Part of the image of historic preservation is that it is the concern of little old ladies in tennis shoes who plant themselves in the paths of oncoming bulldozers.
Preservation in the United States has been primarily the activity of private groups that have organized to save buildings and find new uses for them. They have given a new lease on life to railroad stations, movie theaters, city halls, churches and post offices (including one on Washington's Pennsylvania Avenue NW). In addition, thousands of row houses, farmhouses, bungalows and mansions throughout the county have been save through the efforts of preservationists.
Some buildings that should have been save have been lost, however, in part because of the growing pressure to redevelop America's downtowns. In large cities, there is a willingness to adapt old mills and factories for stores and residential uses.
But shopping centers and housing tracts are beginning to encroach in hundreds of small towns near major metropolitan area. Preservation-oriented planners, developers, lenders and leaders of citizens groups, along with the owners of historic buildings, are looking for tools to help them decide what should be saved and how they can do it.
Now aid, comfort and good advise are available in a new book, Historic Preservation in Small Towns, by ARTHUR P. Ziegler Jr. and Walter C. Kidney (American Association on State and Local History, 1400 Eighth Ave. South, Nashville, Tenn. 37203, $6.95). It is a manual for preservationists who live in town with populations of less than 50,000. Preservation has barely touched these towns, whose streets are lines with rich (if sometimes mangled) examples of the best of America's past.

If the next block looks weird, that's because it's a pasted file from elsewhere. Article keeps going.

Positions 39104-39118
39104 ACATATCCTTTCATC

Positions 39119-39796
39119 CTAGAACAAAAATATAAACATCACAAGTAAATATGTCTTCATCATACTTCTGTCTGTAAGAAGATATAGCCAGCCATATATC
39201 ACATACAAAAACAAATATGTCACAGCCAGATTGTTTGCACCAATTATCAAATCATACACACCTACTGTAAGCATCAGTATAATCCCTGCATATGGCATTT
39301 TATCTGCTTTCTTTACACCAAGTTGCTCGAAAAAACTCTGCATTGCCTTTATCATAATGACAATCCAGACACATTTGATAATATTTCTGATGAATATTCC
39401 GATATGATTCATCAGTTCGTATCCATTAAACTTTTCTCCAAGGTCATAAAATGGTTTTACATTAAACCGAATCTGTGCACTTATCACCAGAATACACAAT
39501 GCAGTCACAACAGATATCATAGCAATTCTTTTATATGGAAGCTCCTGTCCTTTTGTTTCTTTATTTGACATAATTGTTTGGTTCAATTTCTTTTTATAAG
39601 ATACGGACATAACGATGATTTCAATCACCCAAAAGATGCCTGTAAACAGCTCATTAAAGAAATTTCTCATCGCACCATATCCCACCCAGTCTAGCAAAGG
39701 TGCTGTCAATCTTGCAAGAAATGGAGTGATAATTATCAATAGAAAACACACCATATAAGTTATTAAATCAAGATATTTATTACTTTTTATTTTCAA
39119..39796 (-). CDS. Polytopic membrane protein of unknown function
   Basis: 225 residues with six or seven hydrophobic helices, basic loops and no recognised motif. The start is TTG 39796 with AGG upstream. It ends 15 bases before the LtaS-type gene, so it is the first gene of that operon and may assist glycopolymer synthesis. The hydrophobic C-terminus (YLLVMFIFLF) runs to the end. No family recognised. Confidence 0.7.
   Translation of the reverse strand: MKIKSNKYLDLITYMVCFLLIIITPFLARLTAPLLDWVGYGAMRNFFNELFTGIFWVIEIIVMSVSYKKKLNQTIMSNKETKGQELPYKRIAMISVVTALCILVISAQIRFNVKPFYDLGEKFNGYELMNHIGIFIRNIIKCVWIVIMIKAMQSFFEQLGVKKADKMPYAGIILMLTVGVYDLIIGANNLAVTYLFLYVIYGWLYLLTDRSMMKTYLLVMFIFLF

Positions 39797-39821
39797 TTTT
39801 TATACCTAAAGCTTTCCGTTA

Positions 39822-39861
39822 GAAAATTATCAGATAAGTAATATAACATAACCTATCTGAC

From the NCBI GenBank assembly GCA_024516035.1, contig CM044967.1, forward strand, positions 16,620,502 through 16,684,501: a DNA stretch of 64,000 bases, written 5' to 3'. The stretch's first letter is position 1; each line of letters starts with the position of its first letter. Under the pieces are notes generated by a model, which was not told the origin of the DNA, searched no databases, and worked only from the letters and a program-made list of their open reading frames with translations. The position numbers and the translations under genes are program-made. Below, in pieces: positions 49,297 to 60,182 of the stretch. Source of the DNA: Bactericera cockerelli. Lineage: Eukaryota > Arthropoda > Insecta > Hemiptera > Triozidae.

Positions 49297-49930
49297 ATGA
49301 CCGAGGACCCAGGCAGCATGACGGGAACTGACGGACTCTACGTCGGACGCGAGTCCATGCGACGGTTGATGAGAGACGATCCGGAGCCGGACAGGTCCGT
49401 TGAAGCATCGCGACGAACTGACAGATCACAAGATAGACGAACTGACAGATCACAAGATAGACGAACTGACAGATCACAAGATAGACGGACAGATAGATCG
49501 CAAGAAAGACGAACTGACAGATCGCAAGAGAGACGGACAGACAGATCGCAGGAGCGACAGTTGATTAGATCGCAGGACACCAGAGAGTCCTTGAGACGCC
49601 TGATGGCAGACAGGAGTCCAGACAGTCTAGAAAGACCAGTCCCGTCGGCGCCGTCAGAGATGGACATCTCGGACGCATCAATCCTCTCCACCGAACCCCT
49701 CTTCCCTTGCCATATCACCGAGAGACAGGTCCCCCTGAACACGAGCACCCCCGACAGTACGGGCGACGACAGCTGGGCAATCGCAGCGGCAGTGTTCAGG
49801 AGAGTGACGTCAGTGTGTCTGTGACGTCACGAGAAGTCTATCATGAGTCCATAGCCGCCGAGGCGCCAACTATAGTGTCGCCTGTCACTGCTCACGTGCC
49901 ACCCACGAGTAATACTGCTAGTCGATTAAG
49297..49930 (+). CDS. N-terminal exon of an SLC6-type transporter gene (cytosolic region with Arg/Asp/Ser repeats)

These towns -- such as Fredericksburg, Middleburg and Leesburg, Va., and Oxford and Frederick, Md. -- have a sense of community, history and place that has not been wiped away by the postwar standardization of architecture.
Zeigler and Kidney want residents of small towns to be able to adapt preservation techniques to local use. Small-town preservationists often have less money and less help than their counterparts in large cities.
Government resources are less accessible in small towns and there are few governmental tools such as zoning or planning to control development. Property owners there -- as elsewhere -- don't want anyone, including preservationists, to tell them what they can or cannot do with their land.
Historic Preservation in Small Towns describes how to organize a preservation group, identify allies and decide on goals. It defines the possible and practical in saving old buildings and selling them to the public and tells how to make the kind of survey that can help place properties on the National Register of Historic Places.
The book is a valuable resource for beginners, directing them to the best sources of information, such as the National Trust for Historic Preservation and state historic presevation officers.